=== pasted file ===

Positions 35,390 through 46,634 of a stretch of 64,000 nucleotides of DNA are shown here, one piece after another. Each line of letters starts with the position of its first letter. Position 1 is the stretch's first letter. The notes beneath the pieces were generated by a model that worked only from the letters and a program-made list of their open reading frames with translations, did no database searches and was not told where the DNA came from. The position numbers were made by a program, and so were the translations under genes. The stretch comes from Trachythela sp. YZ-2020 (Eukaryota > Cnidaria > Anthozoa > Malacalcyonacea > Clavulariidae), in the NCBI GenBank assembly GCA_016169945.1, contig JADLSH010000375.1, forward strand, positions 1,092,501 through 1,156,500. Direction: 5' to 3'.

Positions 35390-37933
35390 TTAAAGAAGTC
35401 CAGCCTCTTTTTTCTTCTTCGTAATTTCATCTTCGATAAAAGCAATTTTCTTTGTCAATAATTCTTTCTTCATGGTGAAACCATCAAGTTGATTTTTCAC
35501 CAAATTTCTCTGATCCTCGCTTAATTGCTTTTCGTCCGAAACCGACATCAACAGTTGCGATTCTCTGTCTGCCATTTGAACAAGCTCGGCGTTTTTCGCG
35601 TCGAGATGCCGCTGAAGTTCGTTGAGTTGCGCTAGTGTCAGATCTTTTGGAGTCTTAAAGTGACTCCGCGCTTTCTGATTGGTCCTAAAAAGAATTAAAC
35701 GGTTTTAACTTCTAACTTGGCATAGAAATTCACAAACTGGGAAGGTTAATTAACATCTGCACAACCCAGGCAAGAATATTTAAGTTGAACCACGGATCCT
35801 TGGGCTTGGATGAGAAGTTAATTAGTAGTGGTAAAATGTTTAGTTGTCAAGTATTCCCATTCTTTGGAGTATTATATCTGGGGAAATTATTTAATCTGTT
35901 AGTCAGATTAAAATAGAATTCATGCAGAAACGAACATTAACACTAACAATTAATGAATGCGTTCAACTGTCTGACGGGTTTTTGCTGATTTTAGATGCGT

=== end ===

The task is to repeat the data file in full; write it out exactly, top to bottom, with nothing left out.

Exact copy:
Positions 35,390 through 46,634 of a stretch of 64,000 nucleotides of DNA are shown here, one piece after another. Each line of letters starts with the position of its first letter. Position 1 is the stretch's first letter. The notes beneath the pieces were generated by a model that worked only from the letters and a program-made list of their open reading frames with translations, did no database searches and was not told where the DNA came from. The position numbers were made by a program, and so were the translations under genes. The stretch comes from Trachythela sp. YZ-2020 (Eukaryota > Cnidaria > Anthozoa > Malacalcyonacea > Clavulariidae), in the NCBI GenBank assembly GCA_016169945.1, contig JADLSH010000375.1, forward strand, positions 1,092,501 through 1,156,500. Direction: 5' to 3'.

Positions 35390-37933
35390 TTAAAGAAGTC
35401 CAGCCTCTTTTTTCTTCTTCGTAATTTCATCTTCGATAAAAGCAATTTTCTTTGTCAATAATTCTTTCTTCATGGTGAAACCATCAAGTTGATTTTTCAC
35501 CAAATTTCTCTGATCCTCGCTTAATTGCTTTTCGTCCGAAACCGACATCAACAGTTGCGATTCTCTGTCTGCCATTTGAACAAGCTCGGCGTTTTTCGCG
35601 TCGAGATGCCGCTGAAGTTCGTTGAGTTGCGCTAGTGTCAGATCTTTTGGAGTCTTAAAGTGACTCCGCGCTTTCTGATTGGTCCTAAAAAGAATTAAAC
35701 GGTTTTAACTTCTAACTTGGCATAGAAATTCACAAACTGGGAAGGTTAATTAACATCTGCACAACCCAGGCAAGAATATTTAAGTTGAACCACGGATCCT
35801 TGGGCTTGGATGAGAAGTTAATTAGTAGTGGTAAAATGTTTAGTTGTCAAGTATTCCCATTCTTTGGAGTATTATATCTGGGGAAATTATTTAATCTGTT
35901 AGTCAGATTAAAATAGAATTCATGCAGAAACGAACATTAACACTAACAATTAATGAATGCGTTCAACTGTCTGACGGGTTTTTGCTGATTTTAGATGCGT